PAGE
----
Extrusion is a highly intensive process, simultaneously applying high pressure, shear and temperature to create food products with a range of structures and textures. Extrusion will degrade and reorganise the oat matrix into a more homogeneous structure.144 This may result in protein denaturation and aggregation, solubilisation and degradation of cell wall polysaccharides and the partial destruction of amylose–lipid complexes. These changes in structure and interactions are likely to affect the food digestibility and the subsequent physiological responses (e.g., lipaemia, cholesterolaemia and glycaemia). However, these effects are highly dependent on processing conditions. Brahma et al. showed that under their conditions they could increase the amounts of resistant starch and water-extractable β-glucan by decreasing the water content during the oat extrusion, without affecting the β-glucan molecular weight.145 However, Tosh et al. also showed that drastic extrusion conditions caused β-glucan depolymerisation, loss of cell wall integrity and β-glucan dispersion throughout the cereal.146 In addition, alongside molecular weight reduction, differences in the hardness and density of the extruded cereals became more obvious.

Thermal treatment applied to the grain can influence the amount of soluble proteins present in oat flour and the binding sites of globular proteins responsible for binding polysaccharides.147,148 The properties of the starch granules such as their size, swelling capacity, and rheological behaviour are also altered during processing.148,149 Therefore, the processing induced changes occurring to the overall structure of the oat and the macronutrients it contains will affect the release and solubilisation of β-glucan and subsequently its effect on lipid and cholesterol metabolism.33,137,138,150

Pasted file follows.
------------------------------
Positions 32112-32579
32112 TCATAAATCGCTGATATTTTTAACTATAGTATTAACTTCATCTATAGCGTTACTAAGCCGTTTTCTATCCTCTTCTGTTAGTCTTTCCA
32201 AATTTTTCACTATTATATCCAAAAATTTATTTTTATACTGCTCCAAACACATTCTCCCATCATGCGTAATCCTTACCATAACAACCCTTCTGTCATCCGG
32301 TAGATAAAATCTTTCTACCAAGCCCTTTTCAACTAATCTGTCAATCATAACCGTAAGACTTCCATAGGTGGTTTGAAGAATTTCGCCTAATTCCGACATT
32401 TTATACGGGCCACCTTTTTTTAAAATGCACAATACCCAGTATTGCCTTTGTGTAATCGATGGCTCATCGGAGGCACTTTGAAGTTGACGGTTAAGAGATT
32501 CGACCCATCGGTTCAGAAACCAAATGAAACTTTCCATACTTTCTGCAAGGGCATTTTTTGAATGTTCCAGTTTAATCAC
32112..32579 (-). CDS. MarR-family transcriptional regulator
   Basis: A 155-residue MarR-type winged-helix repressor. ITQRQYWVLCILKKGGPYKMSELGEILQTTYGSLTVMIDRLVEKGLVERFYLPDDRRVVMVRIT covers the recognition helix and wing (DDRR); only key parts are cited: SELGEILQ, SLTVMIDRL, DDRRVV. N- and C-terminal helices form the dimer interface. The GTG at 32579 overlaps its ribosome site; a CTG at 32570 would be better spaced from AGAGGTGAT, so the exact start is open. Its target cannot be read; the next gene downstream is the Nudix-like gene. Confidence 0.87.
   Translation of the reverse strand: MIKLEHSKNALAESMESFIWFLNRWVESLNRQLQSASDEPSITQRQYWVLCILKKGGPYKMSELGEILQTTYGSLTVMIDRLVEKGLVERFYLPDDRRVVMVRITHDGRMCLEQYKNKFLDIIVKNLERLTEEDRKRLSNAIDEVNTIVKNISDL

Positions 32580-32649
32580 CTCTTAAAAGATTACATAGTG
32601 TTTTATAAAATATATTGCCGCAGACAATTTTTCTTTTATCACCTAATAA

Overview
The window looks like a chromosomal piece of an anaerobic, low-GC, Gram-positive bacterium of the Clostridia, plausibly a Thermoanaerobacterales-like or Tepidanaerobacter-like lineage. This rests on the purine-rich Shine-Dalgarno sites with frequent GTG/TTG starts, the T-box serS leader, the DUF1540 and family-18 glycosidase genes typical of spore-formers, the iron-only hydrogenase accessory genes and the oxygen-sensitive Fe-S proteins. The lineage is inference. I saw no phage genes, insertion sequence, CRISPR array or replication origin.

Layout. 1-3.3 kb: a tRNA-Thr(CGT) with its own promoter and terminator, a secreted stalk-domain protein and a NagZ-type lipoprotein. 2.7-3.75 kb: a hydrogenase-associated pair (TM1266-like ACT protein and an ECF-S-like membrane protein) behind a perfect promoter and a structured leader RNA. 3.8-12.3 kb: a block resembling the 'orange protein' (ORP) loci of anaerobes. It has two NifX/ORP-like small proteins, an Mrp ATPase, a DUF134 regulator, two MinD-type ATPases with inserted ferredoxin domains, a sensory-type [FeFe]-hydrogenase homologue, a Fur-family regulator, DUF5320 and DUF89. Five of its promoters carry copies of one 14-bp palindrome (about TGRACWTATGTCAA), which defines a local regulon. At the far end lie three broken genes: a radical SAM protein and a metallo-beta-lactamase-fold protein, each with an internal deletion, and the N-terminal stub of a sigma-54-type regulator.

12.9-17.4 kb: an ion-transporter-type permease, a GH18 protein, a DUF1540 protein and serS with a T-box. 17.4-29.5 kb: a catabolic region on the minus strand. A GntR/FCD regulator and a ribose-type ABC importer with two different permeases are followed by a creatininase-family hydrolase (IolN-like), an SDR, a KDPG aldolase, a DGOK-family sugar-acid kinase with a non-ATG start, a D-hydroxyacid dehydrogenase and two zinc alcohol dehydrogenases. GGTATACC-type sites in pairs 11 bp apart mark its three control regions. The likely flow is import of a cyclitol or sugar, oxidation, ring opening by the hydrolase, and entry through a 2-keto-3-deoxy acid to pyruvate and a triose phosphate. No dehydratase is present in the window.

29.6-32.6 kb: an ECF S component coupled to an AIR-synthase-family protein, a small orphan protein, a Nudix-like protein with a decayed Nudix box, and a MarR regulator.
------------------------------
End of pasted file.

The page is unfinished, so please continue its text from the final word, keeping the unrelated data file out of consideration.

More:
3.2 Effect of processing on oat functionality

As we had previously underlined, processing can influence the oat matrix (qualitative effect) and its composition (quantitative effect). As we will discuss in the next section, we are confronted with a double complexity: firstly, a single compound (i.e., β-glucan) may have effects on several physiological functions, and secondly, several oat compounds may impact one defined physiological mechanism such as cholesterol reduction (see section 4).151 Processing, by disrupting the food matrix, facilitates the digestibility and bioavailability of nutrients but can also degrade the functionality of a food by altering the structure of its components (e.g., depolymerisation of β-glucan, lipid coalescence and protein denaturation) and/or the interaction between them.

As discussed above, purified forms of β-glucan were found to be less successful at inducing changes in blood lipids56,86,98,99,101 than intact oat tissues.23,152 This is consistent with epidemiology studies showing that whole grain intake, but not fibre alone, is inversely associated with atherosclerotic progression and cardiovascular disease.153,154 The functionality of oats on cholesterolemia has been ascribed to the capacity of β-glucan to increase the viscosity of the intestinal content. Products containing both the bran and the endosperm of the oat (i.e., oat flakes or flour) are likely to exhibit a complex rheological behaviour due to the presence of β-glucan but also proteins and starch.137,149 The rate and extent at which these nutrients are released from the food matrix and solubilised in the gastrointestinal tract will have consequences on the viscosity of the digesta and thereby their physiological activity.15 Very few studies measured the water activity of oats or oat products; however, water that is freely available within an oat product will dictate the solubility of the β-glucan and the interactions between oat constituents.155,156 The associations between water and other molecules is also specific to the product. The difference in water activity could be one of the reasons why differences were observed in the cholesterol lowering properties of various oat products. This is likely to be due to the competition for available water between the starch, β-glucan, and other water soluble polymers in the matrix. This will be strongly affected by processing. For example, the effect of hydrothermal processing will depend on the quantity of water present as the amount of starch gelatinisation will lead to a huge demand for water within the product, and thus affect the amount of soluble β-glucan that will be made available.